Last Friday, three protesters disrupted a drag race that had been planned by the Department of Programming (DOP) and Rainbow Connection — an LGBTQ+ organization on campus, The Phoenix previously reported.
We posted this breaking story on our website and social media and, in the four days since that post went live on Instagram, there have been over 1,200 comments defending both the performance and the protesters.
While a majority of the comments were in support of the 7 p.m. event in Mullady Theater, the back-and-forth dialogue is indicative of a greater conversation that is being had in the United States.
Drag, as a practice, has become highly politicized in recent years. In February, Tennessee Gov. Bill Lee said he planned to ban drag and “adult cabaret entertainment” from “public property or locations where children might see the performance,” the Associated Press (AP) reported.
There is often a perception that drag performances are overly sexualized — a protester outside Loyola’s drag show even stated it objectifies women.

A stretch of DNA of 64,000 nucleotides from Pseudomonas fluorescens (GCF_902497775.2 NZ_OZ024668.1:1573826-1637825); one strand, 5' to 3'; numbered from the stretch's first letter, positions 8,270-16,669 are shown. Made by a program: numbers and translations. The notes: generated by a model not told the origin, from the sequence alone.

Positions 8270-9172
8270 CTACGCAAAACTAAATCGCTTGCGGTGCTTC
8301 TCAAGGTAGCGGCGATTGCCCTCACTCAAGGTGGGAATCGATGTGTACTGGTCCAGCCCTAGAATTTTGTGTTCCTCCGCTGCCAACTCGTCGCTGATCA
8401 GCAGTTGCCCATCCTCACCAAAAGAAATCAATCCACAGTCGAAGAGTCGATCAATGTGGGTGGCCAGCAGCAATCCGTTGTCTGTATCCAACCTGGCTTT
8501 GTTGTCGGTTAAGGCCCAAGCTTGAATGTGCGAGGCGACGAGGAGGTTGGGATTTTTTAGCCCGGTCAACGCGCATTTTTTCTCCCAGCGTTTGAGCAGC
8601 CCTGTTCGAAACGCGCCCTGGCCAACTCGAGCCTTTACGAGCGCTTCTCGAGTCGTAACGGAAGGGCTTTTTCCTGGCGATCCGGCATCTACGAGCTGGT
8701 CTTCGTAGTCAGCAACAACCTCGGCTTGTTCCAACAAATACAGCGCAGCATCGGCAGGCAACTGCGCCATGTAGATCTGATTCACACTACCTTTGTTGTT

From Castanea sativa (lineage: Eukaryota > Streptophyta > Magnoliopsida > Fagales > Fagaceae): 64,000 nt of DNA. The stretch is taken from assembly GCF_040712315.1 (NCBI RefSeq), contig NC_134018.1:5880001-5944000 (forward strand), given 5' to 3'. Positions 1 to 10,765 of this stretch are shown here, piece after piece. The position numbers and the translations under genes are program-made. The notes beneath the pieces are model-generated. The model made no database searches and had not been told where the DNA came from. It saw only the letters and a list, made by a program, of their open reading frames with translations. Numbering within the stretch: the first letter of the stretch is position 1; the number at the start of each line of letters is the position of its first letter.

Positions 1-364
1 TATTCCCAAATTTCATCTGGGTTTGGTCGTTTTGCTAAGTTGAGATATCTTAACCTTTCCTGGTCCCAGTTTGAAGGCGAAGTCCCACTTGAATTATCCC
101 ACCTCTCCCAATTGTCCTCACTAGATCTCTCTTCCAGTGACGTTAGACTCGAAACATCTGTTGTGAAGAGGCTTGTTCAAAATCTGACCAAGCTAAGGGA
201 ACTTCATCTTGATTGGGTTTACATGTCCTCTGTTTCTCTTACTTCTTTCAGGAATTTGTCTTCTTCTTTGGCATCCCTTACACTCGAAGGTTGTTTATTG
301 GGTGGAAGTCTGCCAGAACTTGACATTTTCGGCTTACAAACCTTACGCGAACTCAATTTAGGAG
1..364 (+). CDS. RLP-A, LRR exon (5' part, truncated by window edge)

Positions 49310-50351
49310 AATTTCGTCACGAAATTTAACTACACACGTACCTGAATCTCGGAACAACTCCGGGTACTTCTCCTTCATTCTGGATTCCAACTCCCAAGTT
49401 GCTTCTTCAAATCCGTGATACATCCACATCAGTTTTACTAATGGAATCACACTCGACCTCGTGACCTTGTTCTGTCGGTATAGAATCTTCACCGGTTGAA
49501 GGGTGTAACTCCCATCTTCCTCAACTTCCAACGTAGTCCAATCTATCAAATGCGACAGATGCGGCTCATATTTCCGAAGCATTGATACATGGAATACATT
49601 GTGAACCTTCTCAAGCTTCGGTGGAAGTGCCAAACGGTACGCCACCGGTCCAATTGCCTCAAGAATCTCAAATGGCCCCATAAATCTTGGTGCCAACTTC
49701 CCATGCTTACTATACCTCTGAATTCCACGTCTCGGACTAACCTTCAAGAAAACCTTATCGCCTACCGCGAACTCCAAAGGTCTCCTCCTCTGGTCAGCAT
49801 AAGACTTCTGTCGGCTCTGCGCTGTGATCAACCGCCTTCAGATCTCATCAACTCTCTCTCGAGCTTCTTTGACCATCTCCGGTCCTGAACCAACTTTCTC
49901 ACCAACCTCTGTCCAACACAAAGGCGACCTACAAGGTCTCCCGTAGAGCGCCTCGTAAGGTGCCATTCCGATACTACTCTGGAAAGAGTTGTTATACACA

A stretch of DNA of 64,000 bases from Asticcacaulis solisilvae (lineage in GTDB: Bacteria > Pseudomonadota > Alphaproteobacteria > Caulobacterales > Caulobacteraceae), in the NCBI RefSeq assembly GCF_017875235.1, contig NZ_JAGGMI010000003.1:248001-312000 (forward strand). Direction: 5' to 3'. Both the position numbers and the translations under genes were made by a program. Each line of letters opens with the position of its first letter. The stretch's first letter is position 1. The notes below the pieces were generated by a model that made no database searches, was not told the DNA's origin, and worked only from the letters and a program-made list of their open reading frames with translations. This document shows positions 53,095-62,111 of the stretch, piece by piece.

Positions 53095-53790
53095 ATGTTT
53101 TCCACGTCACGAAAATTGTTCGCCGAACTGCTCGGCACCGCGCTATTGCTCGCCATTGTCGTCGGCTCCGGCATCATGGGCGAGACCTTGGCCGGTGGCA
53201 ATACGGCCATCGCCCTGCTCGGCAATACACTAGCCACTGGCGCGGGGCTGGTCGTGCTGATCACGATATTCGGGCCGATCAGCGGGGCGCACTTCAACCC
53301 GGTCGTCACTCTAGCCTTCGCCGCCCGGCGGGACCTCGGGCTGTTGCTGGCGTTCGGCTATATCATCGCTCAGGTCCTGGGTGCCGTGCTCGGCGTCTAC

Drag is defined as “the art of dressing and acting exaggeratedly as another gender, usually for entertainment such as comedy, singing, dancing, lip-syncing or all of the above,” according to AP.
The legislation was eventually blocked by a federal judge in March, AP reported, but the message Lee sent to the drag community was clear.
Lee and others view drag as a threat to the minds and hearts of children and Americans throughout the country, but this simply isn’t the case. Drag is a form of self-expression and freedom — a tenant of America that is so often perverted.
In hosting this event for the Loyola community, the DOP and Rainbow Connection intended to provide a safe space in which students, faculty and staff could participate and attend.
In a study conducted by researchers at Southern Illinois University Carbondale, drag performers felt a sense of “status, self-affirmation,and empowerment as benefits that drag performers may obtain from participation.”
While those performing in drag may not be part of the LGBTQ+ community, there are inexplicable ties between the two worlds. Having spaces where they can feel welcomed and accepted are necessary.
Attending a fairly liberal institution, members of the Loyola community are — in a way — fortunate to have outlets like the drag show, but protests and demonstrations like this make it clear there is still progress to be made.
Featured image by Ella Govrik | The Phoenix